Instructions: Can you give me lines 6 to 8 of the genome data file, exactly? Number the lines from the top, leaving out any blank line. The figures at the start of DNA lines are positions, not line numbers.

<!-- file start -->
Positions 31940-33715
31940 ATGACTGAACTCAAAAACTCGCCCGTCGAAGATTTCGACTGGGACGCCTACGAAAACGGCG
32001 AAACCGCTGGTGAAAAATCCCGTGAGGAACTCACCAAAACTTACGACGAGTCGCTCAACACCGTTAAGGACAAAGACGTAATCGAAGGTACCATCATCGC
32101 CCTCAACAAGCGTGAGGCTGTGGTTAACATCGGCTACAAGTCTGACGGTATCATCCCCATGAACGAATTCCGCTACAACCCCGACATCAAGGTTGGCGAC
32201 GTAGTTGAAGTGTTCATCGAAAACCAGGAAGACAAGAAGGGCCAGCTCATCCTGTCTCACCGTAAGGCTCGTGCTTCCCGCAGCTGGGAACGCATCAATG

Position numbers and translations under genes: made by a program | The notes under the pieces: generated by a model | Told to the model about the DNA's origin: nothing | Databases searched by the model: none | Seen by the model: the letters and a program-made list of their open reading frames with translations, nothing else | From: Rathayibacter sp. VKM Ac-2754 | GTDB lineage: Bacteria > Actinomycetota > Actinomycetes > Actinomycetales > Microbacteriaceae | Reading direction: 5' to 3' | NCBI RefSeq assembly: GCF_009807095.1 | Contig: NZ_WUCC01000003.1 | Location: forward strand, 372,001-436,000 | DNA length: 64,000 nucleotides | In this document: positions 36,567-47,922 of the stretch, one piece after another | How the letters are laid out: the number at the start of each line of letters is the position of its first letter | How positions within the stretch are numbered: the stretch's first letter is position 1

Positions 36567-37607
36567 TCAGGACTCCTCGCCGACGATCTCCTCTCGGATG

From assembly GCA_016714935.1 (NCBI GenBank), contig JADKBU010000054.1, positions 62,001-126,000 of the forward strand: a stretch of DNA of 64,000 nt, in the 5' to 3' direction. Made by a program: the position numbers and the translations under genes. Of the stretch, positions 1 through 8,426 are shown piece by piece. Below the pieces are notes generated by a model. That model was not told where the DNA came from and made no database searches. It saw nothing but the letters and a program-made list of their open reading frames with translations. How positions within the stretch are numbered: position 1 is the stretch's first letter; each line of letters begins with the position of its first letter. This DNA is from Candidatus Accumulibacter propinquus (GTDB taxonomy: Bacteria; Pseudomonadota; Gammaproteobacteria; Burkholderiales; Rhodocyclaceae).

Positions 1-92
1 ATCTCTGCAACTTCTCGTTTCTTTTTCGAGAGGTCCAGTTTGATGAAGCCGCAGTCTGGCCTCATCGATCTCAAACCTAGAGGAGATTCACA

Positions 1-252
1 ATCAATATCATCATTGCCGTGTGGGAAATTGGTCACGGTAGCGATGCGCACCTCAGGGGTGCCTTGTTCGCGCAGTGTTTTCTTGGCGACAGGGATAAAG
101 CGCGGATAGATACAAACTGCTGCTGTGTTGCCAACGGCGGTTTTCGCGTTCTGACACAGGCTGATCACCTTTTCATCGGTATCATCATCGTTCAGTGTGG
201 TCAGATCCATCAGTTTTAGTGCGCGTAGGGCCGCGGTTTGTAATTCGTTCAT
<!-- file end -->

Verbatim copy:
Position numbers and translations under genes: made by a program | The notes under the pieces: generated by a model | Told to the model about the DNA's origin: nothing | Databases searched by the model: none | Seen by the model: the letters and a program-made list of their open reading frames with translations, nothing else | From: Rathayibacter sp. VKM Ac-2754 | GTDB lineage: Bacteria > Actinomycetota > Actinomycetes > Actinomycetales > Microbacteriaceae | Reading direction: 5' to 3' | NCBI RefSeq assembly: GCF_009807095.1 | Contig: NZ_WUCC01000003.1 | Location: forward strand, 372,001-436,000 | DNA length: 64,000 nucleotides | In this document: positions 36,567-47,922 of the stretch, one piece after another | How the letters are laid out: the number at the start of each line of letters is the position of its first letter | How positions within the stretch are numbered: the stretch's first letter is position 1

Positions 36567-37607
36567 TCAGGACTCCTCGCCGACGATCTCCTCTCGGATG